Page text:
Cancer cases rise in state, end-stage care in the pits | Hyderabad News


HYDERABAD : With the cancer caseload in Telangana reaching 50,000 a year (2022), doctors say that dealing with patients in stage four of the disease is becoming a critical issue. This is also the reason why the theme of this year’s World Cancer Day on Sunday is bridge the gap in care-giving.
Doctors say that care providers often overlook the importance of pain management for these patients and there are many cases of families abandoning patients or completely neglecting them in this stage.For starters, Telangana, and the rest of the country for that matter, lack key ortho-oncologists who specialise in treating not only bone cancers but also assisting patients in the last stages of cancer. In 80% of cancer types, the fourth state leads to bone-related issues causing deep pain and caregivers become fatigued.


India has just 30 ortho-oncologists and the city has just a handful. “One of my 65-yearold female patients had breast cancer and her hip bones were impacted in the final stages,” Dr Kishore Reddy, an ortho-oncologist, said. “I discovered that she was not eating adequately, which made matters worse. She told us she did not want to trouble her son and daughter-inlaw by using the toilet frequently.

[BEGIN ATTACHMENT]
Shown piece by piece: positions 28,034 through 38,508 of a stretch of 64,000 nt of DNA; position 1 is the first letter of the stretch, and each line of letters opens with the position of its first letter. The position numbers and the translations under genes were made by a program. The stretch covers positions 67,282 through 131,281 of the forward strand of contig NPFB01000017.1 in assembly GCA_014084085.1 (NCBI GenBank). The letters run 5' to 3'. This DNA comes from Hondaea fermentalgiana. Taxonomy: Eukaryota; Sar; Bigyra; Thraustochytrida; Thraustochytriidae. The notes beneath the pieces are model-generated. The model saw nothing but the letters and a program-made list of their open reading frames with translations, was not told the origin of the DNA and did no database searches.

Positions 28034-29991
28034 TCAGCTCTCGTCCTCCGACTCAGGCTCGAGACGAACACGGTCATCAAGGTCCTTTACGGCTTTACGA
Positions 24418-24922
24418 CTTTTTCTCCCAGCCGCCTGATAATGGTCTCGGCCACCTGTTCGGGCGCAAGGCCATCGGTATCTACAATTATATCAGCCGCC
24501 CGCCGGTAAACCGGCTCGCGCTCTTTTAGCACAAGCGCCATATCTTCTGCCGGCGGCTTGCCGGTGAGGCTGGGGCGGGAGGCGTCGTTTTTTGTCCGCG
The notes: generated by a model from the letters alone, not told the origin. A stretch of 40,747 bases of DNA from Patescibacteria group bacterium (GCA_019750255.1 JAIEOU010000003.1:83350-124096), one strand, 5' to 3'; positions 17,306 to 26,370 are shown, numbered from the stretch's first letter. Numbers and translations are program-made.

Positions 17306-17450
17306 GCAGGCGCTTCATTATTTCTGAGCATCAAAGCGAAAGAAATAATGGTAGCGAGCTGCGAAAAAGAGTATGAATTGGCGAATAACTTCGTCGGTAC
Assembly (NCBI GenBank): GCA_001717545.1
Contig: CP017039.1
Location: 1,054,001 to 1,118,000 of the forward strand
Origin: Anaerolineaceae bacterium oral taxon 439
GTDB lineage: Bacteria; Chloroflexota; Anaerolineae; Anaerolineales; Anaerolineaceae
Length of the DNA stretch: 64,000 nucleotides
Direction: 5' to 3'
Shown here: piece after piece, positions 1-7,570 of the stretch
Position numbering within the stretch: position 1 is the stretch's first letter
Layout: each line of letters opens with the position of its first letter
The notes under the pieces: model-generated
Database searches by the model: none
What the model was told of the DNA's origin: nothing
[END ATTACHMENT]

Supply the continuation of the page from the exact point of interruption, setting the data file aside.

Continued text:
We did a small procedure and she was relieved of much pain. Until then, she felt abandoned.”
While palliative management facilities are nil in the private sector, the MNJ Institute of Oncology and Regional Cancer Centre includes a 50-bed pain and palliative care centre. Under this centre, the government operates sub-centres and each district’s hospital has 8 beds.
Speaking about the inhuman conditions that fourthstage cancer suffer, MNJ director Dr N Jayalatha stated, “A month ago, a throat cancer patient was admitted to the acute; maggots were all over and his family did not even care to pick up the phone after admitting him. Our staff took care of him and delivered the body to the Osmania mortuary.
In one case, a woman left her husband at MNJ and never returned. But not all stories are sad. Urologist Dr C Mallikharjuna says, “One young patient was engaged to his long-time girlfriend. A routine medical exam revealed he had a renal tumour with a genetic transmission probability. After the therapy, he had no idea if he could marry, but the girl he was engaged to did not call off the wedding. Dealing with patients and families is essential for doctors.”


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